Matt and I care about the sustainability of our farm. We not only want it to endure, but to thrive. Our goal is to produce high quality products through the judicious use of natural resources. In our journey to continuously improve, we look to scientists like Dr. Stackhouse-Lawson for guidance.
Below is a Q and A with Dr. Kim where she answers my biggest questions relative to the topic of sustainability.
Anne: Why do you think that it is important for beef farmers and ranchers to understand issues related to sustainability in beef production?
Kim: The largest challenge that agriculture is faced with today is preparing to feed a growing population which is expected to surpass 9 billion people by 2050. This population will require at least 70% more food using fewer resources than we have today. Beef producers have a rich heritage of passing ranches and feed yards from generation to generation, however, sustainability is more than that. With the increasing pressure of producing more food with limited resources, it is more important than ever before to utilize research and science to help meet this challenge.
For this reason, the beef checkoff has funded the largest sustainability assessment ever conducted along a food supply chain. This study will ensure that U.S. beef producers will have the knowledge to continue to produce high quality beef while increasing our stewardship of land and resources.
Anne: Why is it important to have scientific documentation of the environmental footprint of beef?
Kim: It is important to have scientific documentation about our industry’s sustainability so that farmers can better utilize new innovations. It is also imperative that the beef industry be able to measure improvements. One of the real challenges with sustainability is that 100 people will have a hundred different definitions.
The beef industry’s definition is much larger than the traditional definition of just carbon footprint or measuring greenhouse gas emissions. To the beef industry, sustainability is about balancing environmental responsibility, economic opportunity, and social diligence.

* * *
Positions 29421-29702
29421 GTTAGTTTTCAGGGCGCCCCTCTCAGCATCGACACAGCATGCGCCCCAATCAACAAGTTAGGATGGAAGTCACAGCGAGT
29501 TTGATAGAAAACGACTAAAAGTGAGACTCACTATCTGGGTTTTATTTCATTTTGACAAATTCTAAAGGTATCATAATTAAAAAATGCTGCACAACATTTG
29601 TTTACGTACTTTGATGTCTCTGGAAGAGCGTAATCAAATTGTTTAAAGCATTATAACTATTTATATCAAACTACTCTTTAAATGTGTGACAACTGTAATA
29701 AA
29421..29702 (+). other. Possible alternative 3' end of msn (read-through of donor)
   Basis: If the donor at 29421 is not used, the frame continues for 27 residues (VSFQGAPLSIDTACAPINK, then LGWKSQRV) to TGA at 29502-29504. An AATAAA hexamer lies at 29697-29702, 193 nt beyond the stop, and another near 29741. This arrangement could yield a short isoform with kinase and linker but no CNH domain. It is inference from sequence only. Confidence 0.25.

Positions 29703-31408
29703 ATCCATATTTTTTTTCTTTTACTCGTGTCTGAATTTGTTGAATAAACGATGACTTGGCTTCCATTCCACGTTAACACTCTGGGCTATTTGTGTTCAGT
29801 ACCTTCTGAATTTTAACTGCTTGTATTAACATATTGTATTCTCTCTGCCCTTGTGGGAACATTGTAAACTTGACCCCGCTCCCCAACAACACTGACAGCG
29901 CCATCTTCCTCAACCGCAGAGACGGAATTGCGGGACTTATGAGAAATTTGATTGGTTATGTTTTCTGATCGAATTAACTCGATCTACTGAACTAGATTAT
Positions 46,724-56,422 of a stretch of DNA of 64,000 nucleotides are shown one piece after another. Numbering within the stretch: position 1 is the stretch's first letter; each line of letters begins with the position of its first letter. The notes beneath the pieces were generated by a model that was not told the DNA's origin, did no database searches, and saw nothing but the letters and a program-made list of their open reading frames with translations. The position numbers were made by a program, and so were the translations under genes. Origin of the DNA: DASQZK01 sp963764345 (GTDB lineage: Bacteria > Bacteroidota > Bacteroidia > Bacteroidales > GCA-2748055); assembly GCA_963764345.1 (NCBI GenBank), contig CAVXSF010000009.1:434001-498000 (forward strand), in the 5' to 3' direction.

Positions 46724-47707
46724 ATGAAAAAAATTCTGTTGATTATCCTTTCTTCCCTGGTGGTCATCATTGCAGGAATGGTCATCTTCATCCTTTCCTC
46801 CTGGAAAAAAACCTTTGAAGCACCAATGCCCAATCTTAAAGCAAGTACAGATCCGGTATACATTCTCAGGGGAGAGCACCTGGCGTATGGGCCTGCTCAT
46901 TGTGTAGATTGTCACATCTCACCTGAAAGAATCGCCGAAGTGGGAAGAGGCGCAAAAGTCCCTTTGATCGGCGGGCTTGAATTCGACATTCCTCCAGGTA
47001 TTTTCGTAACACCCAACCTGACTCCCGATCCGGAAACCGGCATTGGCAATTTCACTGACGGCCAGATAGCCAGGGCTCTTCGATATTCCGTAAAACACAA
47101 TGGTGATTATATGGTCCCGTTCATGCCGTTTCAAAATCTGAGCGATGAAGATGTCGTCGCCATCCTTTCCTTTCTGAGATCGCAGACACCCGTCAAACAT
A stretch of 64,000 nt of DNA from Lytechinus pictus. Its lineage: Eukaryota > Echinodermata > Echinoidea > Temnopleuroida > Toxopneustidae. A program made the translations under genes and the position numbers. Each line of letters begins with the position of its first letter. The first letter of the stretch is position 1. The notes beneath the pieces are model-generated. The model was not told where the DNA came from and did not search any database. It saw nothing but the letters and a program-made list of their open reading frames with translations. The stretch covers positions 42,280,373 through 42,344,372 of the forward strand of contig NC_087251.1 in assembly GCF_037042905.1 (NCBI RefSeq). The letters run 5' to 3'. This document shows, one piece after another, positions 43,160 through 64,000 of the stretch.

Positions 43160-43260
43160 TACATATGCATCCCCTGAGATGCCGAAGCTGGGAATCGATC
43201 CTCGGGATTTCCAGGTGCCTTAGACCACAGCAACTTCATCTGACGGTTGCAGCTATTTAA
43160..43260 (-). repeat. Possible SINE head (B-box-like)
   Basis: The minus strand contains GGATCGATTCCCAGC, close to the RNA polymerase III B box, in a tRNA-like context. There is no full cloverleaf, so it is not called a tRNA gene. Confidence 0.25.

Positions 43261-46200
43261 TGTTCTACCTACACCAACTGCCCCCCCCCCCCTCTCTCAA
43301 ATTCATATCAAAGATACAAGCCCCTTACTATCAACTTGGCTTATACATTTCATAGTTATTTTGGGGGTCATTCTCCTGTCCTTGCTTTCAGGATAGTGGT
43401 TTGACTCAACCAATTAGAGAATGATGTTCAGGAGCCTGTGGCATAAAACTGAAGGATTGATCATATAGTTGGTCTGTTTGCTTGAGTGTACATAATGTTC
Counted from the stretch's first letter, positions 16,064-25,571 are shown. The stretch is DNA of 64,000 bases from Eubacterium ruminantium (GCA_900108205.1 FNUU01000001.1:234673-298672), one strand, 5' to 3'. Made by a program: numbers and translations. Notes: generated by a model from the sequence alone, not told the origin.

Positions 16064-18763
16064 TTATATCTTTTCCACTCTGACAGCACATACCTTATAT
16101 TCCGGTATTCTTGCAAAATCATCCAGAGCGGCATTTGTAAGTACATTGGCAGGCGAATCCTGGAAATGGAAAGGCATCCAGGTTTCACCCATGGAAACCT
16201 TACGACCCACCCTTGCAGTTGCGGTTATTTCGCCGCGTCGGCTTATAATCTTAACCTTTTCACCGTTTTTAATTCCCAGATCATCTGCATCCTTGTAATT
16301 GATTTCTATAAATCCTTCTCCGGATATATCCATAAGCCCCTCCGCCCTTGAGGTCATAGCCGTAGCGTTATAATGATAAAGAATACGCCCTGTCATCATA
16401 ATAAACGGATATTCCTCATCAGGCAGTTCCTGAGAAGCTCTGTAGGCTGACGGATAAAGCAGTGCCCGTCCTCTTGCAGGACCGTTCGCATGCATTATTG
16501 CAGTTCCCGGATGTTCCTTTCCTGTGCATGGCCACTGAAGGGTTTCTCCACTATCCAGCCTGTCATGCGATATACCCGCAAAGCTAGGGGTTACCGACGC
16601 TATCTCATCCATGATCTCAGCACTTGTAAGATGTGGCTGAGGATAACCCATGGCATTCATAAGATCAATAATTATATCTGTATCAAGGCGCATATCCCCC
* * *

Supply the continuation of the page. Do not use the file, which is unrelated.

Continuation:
Anne: Explain the scope of the beef sustainability study, as well as the initial findings. What are we doing well, and what do we need to work on?
Kim: We used a life cycle assessment to predict environmental, economic, and social impacts to benchmark the sustainability of U.S. beef in the past and present. Millions of data points were utilized to accurately capture all inputs and outputs along the beef value chain. Comparing sustainability over time allows us to understand how improvements in cattle management and changes in technology affect industry sustainability.
Since 2005 the sustainability of beef has improved significantly. Some examples of why U.S. beef industry sustainability has improved include: Improvements in crop yields, animal performance, and the increased utilization of bio-gas recovery.
This life cycle assessment method also allows us to identify areas where opportunities for improvement exist; some examples include: improving cattle utilization of protein in their diets, reducing packaging material, and reducing food waste.
Anne: What is the next step after the results are validated?
Kim: We are expanding the work to regionalize the data, so farmers can utilize the results to analyze their operation, regardless of where they raise cattle. This is a very important aspect of our sustainability project because a one-size-fits-all approach is not sustainable.
Different areas of the country have different resources available, and every producer faces a variety of challenges based on where they live and the climate they face. We are also working to develop a tool that will allow producers to assess individual approaches to improving sustainability on their farm.